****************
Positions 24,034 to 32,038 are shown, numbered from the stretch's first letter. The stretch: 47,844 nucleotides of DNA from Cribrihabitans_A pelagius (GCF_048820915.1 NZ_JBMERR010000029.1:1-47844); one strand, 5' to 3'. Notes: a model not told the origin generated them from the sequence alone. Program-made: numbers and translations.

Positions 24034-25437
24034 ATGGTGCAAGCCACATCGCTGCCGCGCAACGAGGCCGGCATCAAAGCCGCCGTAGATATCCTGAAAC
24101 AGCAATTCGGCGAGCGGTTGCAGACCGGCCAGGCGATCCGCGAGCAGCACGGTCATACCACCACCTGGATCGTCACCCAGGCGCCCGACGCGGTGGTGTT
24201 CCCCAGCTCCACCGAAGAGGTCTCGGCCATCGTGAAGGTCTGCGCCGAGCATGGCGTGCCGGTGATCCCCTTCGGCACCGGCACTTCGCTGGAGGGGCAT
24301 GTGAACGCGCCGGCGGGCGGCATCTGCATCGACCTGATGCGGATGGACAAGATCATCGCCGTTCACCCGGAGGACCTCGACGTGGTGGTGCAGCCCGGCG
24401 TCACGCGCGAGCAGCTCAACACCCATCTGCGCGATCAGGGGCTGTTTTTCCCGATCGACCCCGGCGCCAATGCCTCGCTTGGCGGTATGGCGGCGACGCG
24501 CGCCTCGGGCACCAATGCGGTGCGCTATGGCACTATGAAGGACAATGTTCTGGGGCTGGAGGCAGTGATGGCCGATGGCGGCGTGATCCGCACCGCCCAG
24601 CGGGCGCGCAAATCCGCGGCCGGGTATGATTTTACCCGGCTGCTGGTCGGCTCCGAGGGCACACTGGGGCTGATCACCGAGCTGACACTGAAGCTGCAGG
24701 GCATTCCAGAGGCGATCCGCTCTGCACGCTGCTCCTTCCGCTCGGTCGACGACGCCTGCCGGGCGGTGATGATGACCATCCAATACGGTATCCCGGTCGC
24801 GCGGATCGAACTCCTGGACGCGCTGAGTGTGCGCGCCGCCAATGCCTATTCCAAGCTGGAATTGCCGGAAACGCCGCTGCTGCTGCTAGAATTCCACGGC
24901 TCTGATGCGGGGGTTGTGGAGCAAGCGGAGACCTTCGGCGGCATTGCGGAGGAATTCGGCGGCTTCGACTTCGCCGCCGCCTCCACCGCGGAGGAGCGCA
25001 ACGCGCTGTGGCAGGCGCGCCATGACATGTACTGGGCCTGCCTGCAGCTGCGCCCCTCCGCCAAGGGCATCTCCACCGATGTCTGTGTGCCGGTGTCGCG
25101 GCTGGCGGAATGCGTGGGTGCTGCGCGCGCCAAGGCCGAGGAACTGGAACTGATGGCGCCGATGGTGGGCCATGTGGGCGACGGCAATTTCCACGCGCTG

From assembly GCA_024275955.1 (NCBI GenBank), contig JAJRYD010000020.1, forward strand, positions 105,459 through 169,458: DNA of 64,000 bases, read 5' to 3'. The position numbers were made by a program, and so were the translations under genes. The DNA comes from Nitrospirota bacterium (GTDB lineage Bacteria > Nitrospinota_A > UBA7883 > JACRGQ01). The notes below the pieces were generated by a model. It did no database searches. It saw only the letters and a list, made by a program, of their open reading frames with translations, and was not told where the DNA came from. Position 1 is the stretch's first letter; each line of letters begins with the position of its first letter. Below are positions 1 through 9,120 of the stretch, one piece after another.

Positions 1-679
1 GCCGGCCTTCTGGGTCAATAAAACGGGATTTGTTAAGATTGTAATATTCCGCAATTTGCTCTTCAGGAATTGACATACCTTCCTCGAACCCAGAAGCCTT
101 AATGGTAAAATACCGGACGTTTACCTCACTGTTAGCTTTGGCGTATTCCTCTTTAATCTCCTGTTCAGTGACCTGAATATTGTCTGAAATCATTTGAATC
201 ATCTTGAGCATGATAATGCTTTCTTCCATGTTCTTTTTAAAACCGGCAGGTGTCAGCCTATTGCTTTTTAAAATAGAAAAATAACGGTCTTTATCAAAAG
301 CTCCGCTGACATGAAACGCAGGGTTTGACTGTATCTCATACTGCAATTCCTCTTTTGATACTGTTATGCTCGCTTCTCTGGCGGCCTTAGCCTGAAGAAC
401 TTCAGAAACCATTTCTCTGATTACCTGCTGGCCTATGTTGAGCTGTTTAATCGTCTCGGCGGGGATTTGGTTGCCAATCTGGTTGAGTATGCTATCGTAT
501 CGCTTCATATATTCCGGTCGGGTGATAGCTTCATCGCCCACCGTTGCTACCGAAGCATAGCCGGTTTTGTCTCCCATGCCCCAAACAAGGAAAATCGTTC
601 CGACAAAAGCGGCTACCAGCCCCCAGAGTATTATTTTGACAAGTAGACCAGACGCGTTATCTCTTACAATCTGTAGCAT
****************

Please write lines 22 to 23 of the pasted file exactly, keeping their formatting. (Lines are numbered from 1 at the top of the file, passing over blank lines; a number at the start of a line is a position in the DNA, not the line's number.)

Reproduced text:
501 CGCTTCATATATTCCGGTCGGGTGATAGCTTCATCGCCCACCGTTGCTACCGAAGCATAGCCGGTTTTGTCTCCCATGCCCCAAACAAGGAAAATCGTTC
601 CGACAAAAGCGGCTACCAGCCCCCAGAGTATTATTTTGACAAGTAGACCAGACGCGTTATCTCTTACAATCTGTAGCAT